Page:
The first two companies wore the grey-green Reseda uniform described above. Then came two companies in grey-blue uniforms proposed by the painter Detaille. With the latter, the traditional red trousers were retained. It consisted of a grey-blue overcoat, baggy field-blouse and puttees of the same color. For headgear, either a helmet or a kepi with leather trim to keep out the rain was worn. A fifth company wore a parade uniform (with a helmet, red trousers, and a tunique like those previously described) that had likewise been designed by Detaille.
The experiments were continued in the maneuvers of that year (1912) and have, as yet, done little to resolve the uniform question. In general, the previous uniform, with some changes, is to be retained. A blue-grey overcoat will replace the navy-blue overcoat. It will have a stand-and-fall collar, front pockets, and two rows of metal buttons, which, in order to reduce their visibility, will not be shined in the field. The short cloth jacket will be done away with. It will be replaced with a blue-grey field blouse which, in summer, will be worn instead of, in winter, worn under, the overcoat.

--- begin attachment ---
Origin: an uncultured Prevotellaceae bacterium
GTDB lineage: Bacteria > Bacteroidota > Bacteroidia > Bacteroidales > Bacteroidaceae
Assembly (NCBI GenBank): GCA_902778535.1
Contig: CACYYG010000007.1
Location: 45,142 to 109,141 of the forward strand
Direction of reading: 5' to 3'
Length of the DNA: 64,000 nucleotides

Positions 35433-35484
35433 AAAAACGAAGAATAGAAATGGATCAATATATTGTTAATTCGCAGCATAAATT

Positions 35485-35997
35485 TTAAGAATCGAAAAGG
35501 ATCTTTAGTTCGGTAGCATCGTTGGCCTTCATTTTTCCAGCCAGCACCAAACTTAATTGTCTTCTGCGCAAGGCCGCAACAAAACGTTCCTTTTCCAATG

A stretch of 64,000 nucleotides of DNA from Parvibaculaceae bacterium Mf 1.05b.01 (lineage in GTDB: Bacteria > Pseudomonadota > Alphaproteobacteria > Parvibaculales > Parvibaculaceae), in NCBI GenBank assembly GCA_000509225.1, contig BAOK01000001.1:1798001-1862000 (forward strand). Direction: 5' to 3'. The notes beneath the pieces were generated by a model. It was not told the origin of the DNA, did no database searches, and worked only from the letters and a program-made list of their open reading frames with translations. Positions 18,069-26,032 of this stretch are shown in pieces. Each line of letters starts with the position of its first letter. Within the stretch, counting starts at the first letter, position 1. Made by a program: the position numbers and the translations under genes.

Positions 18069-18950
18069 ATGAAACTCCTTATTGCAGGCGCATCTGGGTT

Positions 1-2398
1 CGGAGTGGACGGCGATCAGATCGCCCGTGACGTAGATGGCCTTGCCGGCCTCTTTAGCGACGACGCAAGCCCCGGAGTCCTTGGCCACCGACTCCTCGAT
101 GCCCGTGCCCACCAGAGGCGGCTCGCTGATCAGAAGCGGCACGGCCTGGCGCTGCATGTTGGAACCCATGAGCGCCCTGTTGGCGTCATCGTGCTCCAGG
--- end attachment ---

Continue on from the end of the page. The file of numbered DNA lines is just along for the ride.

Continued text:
Because the uniform for wartime and peacetime will be the same, the [navy blue] tunic will apparently be done away with. For trousers, the red pants will be retained. It is believed that they will be rendered less visible by the overcoat and the leggings. For footwear, all foot troops will wear lace-up boots and leather leggings. Only the ChasseursAlpins will keep their cloth puttees.
The question of headgear seems yet to be completely resolved. In order to make use of the large inventory of red képis, these will be provided with a grey-blue cover. In addition, experiments with helmets will continue.
The wish of the French people has been fulfilled. The French Army will, as before, take the field in the national colors of blue and red. The changes made certainly reduce the visibility of the uniform in the field. They cannot, however, as La France Militaire would have us believe, be considered as a satisfactory solution to the uniform question.
Source: Anonymous, “Bekleidung, Ausrüstung und Feldfahrzeuge der französischen Infanterie”, Viertelsjahrsheft für Truppenführung und Heereskunde, Heft 1, 1913, pages 158-162.